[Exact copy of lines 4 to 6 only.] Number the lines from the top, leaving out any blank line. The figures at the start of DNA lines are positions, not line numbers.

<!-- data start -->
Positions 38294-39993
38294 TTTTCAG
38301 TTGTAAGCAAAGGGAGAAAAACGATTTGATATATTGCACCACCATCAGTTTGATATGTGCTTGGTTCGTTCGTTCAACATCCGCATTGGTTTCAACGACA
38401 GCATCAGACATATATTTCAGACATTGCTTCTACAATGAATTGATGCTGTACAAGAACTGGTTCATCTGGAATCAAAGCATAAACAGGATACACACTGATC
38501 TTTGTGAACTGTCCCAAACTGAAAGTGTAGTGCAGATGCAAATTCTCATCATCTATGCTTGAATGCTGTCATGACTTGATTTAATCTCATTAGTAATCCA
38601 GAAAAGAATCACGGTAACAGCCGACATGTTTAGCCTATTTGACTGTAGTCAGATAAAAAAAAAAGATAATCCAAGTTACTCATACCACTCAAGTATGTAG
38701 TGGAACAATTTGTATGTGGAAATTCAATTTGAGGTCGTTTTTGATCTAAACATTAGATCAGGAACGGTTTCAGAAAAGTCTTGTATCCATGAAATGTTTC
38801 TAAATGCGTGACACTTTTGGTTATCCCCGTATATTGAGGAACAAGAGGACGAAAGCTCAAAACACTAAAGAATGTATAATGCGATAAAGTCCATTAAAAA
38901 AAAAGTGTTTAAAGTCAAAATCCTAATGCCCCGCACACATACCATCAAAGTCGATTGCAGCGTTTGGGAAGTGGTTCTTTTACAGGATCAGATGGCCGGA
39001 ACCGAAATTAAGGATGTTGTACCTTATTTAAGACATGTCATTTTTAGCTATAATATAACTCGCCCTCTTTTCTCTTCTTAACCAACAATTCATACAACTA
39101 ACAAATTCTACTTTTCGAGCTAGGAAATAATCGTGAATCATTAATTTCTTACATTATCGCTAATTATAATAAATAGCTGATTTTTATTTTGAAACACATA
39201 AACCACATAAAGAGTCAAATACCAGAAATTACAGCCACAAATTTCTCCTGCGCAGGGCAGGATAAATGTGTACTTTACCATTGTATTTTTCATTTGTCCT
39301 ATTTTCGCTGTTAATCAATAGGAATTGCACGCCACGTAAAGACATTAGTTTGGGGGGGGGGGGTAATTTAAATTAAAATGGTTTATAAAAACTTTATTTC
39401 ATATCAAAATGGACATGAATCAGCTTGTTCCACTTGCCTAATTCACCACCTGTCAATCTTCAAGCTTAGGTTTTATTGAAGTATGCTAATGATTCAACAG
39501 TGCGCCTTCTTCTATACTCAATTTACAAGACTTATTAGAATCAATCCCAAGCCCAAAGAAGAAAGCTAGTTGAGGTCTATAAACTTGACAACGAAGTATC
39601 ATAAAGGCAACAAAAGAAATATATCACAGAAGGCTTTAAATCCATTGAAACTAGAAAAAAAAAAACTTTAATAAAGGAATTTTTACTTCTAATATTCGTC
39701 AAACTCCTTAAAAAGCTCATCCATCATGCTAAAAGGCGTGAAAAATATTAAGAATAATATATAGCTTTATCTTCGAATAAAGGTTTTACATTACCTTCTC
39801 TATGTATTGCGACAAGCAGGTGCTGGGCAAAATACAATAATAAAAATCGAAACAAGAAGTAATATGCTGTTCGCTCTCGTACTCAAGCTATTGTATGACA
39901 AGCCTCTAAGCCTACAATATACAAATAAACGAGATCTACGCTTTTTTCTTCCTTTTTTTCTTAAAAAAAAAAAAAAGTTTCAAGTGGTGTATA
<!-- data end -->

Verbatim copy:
38401 GCATCAGACATATATTTCAGACATTGCTTCTACAATGAATTGATGCTGTACAAGAACTGGTTCATCTGGAATCAAAGCATAAACAGGATACACACTGATC
38501 TTTGTGAACTGTCCCAAACTGAAAGTGTAGTGCAGATGCAAATTCTCATCATCTATGCTTGAATGCTGTCATGACTTGATTTAATCTCATTAGTAATCCA
38601 GAAAAGAATCACGGTAACAGCCGACATGTTTAGCCTATTTGACTGTAGTCAGATAAAAAAAAAAGATAATCCAAGTTACTCATACCACTCAAGTATGTAG